Dan Kirkbride is a rancher in Wyoming. He is also a member of the Wyoming House of Representatives.
TWI: What makes a good ranch?
Dan Kirkbride: A good ranch is a living and evolving enterprise. It’s comprised of its natural resources, livestock and people and its ideas and legacy.
Our product here is grass. And grass is about as natural as it gets. Depending on the weather we may have a big crop or a little crop each year. I’d include our water, minerals and wildlife as part of the resources. I see a pronghorn antelope almost every day. There’s no live water where I ranch, but Horse Creek runs for five miles through our Laramie County operation. In Albany County we have historic dinosaur beds. I’d like to think the big skies and bright stars are part of our realm also.
We run livestock to convert the grass into something edible—beef. In the early days we ran sheep. We’ve also had horses, pigs, cats and dogs on the place in my thirty years. I like animals. There’s no malice in them. They’re consistent.
The people involved in a good ranch are your family, guests and the neighbors. A ranch is a wonderful place on which to raise a family. I remember a four-man job moving cattle in 1978 where the crew was my eight-year-old nephew, my 58-year-old father and my 80-year-old grandfather and me, all of us on horseback. Who gets to work with their family like that?
When guests came, I used to overload them with details. Now I want them to absorb a few simple concepts—to feel what it would be like to do this for a living. I try to give them a job that reminds me of them after they’re gone. I try to let them do it by themselves. Often they’ll get the barbed-wire gate for me, I’ll drive through the opening and they’ll close the gate leaving them on the wrong side of the fence. You’d be amazed how many times that’s happened. But I just let it unfold.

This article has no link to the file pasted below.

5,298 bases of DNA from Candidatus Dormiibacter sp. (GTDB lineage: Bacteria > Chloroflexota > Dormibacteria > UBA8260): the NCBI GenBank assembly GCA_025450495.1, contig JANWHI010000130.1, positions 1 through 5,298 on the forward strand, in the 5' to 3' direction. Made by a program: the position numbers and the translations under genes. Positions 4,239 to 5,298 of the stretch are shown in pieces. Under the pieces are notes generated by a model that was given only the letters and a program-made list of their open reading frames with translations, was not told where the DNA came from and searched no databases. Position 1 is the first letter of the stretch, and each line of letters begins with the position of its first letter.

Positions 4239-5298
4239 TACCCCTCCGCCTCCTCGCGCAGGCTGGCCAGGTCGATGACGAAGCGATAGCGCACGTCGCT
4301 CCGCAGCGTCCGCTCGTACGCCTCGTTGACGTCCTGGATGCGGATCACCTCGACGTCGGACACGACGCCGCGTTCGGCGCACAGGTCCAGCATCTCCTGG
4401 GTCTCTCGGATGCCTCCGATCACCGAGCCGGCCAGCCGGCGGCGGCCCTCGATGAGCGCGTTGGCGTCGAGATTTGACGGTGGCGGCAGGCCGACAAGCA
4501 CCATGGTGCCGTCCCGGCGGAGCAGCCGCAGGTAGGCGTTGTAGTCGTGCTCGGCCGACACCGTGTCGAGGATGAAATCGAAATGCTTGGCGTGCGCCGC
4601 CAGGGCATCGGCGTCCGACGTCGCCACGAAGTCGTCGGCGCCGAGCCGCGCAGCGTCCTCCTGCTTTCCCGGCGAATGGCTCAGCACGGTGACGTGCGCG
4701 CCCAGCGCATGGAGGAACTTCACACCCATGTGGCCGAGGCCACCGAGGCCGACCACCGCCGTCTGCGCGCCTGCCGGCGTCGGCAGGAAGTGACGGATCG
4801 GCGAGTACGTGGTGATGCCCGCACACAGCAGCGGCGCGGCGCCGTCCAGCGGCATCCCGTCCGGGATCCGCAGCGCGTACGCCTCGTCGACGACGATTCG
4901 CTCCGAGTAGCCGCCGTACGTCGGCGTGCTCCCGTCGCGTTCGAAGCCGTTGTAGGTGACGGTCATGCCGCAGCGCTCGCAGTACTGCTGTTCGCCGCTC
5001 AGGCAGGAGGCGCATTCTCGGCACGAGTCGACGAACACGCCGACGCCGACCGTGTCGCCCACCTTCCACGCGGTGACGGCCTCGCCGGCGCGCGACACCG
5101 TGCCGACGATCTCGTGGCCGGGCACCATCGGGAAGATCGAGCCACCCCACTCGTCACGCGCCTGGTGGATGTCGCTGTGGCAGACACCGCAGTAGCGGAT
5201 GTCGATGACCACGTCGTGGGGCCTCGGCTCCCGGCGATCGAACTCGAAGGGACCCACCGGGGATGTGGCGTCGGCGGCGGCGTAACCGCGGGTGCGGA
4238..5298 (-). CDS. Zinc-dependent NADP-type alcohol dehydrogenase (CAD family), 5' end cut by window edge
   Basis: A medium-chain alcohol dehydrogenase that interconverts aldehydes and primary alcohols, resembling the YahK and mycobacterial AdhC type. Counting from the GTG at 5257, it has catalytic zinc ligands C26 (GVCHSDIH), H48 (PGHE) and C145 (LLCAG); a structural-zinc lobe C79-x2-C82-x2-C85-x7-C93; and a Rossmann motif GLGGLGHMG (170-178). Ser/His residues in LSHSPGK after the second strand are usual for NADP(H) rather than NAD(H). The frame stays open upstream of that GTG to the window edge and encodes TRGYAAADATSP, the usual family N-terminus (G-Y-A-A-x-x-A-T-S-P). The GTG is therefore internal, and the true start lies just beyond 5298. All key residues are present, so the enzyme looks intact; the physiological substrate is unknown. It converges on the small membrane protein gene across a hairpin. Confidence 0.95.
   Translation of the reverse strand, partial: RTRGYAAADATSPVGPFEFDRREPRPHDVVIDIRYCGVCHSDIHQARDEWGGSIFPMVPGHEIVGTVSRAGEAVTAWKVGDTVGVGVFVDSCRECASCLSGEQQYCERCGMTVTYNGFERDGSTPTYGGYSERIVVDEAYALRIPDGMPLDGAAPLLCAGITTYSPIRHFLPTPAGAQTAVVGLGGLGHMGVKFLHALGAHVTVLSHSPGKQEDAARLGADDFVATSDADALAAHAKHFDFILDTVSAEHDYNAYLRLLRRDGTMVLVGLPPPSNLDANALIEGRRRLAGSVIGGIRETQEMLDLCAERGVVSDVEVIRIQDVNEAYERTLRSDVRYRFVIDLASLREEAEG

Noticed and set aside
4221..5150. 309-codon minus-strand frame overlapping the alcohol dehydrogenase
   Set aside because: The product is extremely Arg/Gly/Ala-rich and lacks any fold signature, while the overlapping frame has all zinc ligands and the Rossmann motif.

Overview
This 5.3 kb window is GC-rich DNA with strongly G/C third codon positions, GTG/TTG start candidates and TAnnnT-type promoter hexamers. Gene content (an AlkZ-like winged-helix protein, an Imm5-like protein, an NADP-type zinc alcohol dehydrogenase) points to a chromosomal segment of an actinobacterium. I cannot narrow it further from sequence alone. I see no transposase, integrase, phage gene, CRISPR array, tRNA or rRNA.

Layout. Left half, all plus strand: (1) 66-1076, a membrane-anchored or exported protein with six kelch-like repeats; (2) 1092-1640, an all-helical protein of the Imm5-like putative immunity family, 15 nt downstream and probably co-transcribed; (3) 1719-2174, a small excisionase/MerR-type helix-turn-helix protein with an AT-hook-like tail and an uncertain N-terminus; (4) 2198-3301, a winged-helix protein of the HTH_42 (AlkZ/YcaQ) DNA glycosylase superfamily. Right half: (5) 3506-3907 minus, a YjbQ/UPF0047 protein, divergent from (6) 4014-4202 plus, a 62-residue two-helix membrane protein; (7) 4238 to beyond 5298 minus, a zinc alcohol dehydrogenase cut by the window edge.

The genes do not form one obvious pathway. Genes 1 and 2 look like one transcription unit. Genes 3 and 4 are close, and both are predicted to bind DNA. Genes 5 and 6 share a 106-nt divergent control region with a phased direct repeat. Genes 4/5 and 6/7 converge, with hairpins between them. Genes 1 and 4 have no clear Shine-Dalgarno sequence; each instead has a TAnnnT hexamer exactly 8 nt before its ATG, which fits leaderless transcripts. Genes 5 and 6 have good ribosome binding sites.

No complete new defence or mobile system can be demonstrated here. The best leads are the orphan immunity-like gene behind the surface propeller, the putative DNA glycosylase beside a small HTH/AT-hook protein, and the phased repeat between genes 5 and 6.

Being a trustworthy neighbor means a lot. I’ve received many kindnesses at the hands of my neighbors.
A ranch is a lifelong project where you keep trying new things and making improvements and solving problems. It’s satisfying to come up with new inventions and ways of doing things. You keep learning and many of the best lessons come from mistakes that you made earlier. And then a lot of the improvements are there for you to observe and enjoy over time. Some improvements are as simple as picking up junk and restoring a site back to its natural state. We bought some land once and had a family project cleaning up the previous family’s dump, hauling it all to the local landfill. I remember we picked up a half used bottle of Ranch dressing. Now grass has grown over the area and you’d never know the dump existed.
Then in the end you have a tangible legacy to pass on to someone. Hopefully my successor will enjoy this life and geography as much as I have.
TWI: What is an instance of your work as a rancher that you are most proud of?
Dan Kirkbride: Two things come to mind. I’m proud of how I’ve taken care of the steers over the years. Though they’re only in my care six to 10 months before being sold, I always tried to give them my best every day. It’s not unusual for me to have 20-25 that will eat out of my hand at the end of the winter.